It was among just a handful of sea turtle nests of the 2012 season to be excavated on Fort Myers Beach and the first successful one since Tropical Storm Debby left a damaging mark on the beachfront of Estero Island roughly seven weeks ago.
Last Wednesday morning, Turtle Time founder Eve Haverfield and volunteers Debbie Travis and Mary Miehoff from the non-profit organization were elated to find 113 out of 119 eggs (a 95-percent rate) to be successfully hatched from a nest on a property at 5268 Estero Blvd. The excavation process involved Haverfield carefully digging up the nest area that had been vacated by the 113 hatchlings three days prior and removing the eggshells for documentation.
"How exciting it is to have a nest that survived Debby," she said. "This gives us encouragement and joy."
Turtle Time founder Eve Haverfield explains the excavation process to interested passers-by as volunteers Mary Meihoff and Debbie Travis listen in.
The full process began May 26-27 when a female loggerhead decided to nest at the location just north of Dakota Avenue access. A body pit was made by the displacement of sand, and then eggs were laid. Roughly 63 days later, the eggs hatched and hatchlings took three to five days to climb from the nest and emerge into the night's air.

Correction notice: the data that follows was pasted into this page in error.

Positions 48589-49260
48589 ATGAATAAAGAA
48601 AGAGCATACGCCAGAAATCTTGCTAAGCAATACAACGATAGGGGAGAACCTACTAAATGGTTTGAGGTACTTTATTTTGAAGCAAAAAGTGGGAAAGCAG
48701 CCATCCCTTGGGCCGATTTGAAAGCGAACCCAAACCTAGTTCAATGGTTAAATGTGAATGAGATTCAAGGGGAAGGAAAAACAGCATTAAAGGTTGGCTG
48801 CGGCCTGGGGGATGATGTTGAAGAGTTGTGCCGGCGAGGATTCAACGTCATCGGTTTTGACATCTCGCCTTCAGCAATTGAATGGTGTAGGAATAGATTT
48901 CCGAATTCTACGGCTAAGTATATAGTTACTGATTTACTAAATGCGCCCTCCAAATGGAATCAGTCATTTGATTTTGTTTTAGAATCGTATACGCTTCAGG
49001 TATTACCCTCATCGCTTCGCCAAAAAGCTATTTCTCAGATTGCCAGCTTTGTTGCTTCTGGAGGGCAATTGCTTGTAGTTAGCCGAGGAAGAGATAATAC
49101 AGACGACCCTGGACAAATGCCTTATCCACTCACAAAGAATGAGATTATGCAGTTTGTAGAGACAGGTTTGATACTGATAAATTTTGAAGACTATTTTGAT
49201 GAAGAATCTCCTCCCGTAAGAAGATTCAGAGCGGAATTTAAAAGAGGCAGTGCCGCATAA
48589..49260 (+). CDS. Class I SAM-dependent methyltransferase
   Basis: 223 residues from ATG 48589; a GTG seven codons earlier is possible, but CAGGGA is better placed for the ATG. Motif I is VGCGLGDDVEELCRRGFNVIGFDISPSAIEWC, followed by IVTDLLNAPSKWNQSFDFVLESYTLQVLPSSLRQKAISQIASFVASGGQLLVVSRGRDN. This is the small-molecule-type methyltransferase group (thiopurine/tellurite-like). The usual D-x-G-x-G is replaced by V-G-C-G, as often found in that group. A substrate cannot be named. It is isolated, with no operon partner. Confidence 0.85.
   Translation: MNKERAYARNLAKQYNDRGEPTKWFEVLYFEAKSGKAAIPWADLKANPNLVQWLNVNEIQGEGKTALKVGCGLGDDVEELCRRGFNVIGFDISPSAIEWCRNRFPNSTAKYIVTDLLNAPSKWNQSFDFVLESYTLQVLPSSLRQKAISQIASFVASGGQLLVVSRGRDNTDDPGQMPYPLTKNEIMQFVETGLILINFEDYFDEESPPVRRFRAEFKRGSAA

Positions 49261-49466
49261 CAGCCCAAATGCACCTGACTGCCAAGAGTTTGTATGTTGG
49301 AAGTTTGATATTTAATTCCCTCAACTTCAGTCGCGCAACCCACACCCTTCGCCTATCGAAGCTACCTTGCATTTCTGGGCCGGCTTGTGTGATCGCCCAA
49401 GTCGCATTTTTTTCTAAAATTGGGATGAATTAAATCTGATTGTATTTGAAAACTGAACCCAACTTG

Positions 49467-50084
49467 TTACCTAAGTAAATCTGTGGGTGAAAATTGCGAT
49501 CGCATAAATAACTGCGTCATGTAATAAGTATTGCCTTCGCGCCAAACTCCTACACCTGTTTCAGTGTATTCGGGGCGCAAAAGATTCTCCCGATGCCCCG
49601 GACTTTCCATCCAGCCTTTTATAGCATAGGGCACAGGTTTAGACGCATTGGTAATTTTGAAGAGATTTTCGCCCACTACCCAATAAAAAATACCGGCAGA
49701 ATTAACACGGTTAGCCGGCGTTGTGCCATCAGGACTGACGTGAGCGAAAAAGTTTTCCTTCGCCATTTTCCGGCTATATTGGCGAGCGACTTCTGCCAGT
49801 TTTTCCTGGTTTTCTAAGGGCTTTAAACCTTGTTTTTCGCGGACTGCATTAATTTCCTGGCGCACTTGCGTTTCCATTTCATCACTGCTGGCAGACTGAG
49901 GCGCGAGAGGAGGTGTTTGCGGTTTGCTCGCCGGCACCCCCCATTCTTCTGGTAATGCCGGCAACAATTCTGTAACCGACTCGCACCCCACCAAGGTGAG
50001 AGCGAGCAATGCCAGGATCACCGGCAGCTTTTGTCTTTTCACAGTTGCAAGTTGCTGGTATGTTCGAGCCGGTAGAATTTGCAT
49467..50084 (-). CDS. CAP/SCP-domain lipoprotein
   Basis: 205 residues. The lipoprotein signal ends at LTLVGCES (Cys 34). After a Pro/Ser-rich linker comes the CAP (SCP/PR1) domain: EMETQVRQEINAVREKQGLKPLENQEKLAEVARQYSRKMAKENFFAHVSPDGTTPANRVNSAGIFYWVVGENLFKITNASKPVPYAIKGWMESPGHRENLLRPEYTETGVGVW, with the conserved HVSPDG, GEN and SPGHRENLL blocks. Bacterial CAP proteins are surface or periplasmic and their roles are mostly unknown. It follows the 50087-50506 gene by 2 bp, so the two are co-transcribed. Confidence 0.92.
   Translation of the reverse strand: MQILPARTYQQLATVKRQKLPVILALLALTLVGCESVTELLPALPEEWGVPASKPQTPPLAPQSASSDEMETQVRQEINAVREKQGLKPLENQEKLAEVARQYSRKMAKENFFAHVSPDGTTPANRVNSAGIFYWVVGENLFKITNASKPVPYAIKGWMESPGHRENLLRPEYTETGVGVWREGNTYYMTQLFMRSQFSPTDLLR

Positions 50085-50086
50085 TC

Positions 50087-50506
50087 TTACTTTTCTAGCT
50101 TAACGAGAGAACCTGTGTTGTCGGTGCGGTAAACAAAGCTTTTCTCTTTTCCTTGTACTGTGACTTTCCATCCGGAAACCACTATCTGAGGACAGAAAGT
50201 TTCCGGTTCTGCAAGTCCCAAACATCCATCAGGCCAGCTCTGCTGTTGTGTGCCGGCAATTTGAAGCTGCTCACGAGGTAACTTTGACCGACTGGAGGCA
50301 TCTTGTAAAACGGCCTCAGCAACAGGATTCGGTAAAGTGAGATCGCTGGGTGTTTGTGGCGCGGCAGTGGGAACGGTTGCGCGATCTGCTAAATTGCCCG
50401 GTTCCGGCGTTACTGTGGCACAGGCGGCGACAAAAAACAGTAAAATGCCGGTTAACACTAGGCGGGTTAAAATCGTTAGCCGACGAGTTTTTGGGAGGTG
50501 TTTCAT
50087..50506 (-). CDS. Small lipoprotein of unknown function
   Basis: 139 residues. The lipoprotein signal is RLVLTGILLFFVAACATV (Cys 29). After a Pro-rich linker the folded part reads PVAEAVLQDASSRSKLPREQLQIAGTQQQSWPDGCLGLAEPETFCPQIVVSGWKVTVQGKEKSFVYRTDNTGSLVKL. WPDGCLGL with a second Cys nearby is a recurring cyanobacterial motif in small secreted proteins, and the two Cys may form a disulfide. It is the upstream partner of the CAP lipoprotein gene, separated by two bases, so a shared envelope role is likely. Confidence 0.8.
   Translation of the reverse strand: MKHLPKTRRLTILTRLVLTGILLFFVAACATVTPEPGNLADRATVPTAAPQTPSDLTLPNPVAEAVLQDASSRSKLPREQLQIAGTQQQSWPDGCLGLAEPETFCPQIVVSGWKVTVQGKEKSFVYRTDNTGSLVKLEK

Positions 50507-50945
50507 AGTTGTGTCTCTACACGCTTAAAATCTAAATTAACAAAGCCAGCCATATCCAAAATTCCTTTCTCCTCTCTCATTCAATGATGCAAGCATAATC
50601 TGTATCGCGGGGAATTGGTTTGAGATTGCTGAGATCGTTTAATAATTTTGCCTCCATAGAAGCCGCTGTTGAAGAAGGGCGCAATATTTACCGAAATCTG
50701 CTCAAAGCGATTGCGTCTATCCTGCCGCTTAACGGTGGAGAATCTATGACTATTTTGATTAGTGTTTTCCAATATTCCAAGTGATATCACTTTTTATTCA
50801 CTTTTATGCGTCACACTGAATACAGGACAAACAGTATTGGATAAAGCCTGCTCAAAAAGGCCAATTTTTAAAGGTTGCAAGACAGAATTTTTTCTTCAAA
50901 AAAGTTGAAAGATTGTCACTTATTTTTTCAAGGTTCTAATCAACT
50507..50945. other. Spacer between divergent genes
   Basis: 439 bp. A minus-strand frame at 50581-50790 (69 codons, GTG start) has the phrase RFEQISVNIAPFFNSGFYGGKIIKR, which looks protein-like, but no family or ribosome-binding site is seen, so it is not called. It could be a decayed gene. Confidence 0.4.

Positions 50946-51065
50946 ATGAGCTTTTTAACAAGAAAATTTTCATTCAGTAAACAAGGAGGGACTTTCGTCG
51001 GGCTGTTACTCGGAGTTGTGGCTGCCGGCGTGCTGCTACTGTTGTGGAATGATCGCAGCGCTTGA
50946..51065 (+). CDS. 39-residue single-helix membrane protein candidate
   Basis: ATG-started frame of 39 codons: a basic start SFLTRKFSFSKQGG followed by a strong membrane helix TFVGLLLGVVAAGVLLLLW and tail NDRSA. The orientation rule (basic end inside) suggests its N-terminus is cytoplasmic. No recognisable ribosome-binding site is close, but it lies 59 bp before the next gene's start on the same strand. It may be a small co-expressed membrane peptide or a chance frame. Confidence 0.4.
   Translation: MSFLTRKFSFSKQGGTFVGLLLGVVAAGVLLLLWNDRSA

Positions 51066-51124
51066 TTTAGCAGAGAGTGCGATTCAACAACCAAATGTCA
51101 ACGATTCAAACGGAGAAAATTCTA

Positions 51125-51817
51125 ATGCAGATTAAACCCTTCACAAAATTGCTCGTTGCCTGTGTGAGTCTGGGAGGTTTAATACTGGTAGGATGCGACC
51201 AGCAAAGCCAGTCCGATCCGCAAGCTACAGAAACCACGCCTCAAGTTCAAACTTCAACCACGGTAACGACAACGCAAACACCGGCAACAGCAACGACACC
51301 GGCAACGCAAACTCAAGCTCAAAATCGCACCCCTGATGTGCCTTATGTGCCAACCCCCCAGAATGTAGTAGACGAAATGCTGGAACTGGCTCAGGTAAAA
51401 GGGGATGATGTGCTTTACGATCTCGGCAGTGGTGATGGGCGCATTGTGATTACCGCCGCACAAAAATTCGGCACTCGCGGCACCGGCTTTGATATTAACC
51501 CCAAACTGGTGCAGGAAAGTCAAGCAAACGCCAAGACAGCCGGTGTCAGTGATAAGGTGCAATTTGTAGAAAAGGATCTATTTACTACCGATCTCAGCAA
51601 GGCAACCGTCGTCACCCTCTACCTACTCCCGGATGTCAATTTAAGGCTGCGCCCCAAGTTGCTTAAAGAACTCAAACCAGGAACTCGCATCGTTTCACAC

"They wait until the ceiling of sand is cold. That's how they know it is night," said Haverfield.
The nest was built on rental property above a sea wall. Turtle Time volunteers not only staked the nest and another nest nearby, but they also built a sand ramp to help the little creatures reach the Gulf without a drop from the sea wall.
"We are very pleased with the compliance that Sun Palace Vacations demands from their rental guests," said Haverfield.
Turtle Time volunteers, who monitor each morning shortly after sunrise, are trained to notice when a nest has been vacated. Telltale signs include an 8-inch concave area at the nest location and little tracks that (hopefully) lead to the Gulf. Hatchlings are eager to be on the move when out of their shells.
"They have this energy for the first 24 hours," said Haverfield. "That's when they hit the Gulf and swim for their lives and use the Gulf Stream in hopes to reach the Sargasso Sea, where they use the Sargassum as cover from predators until they are mature."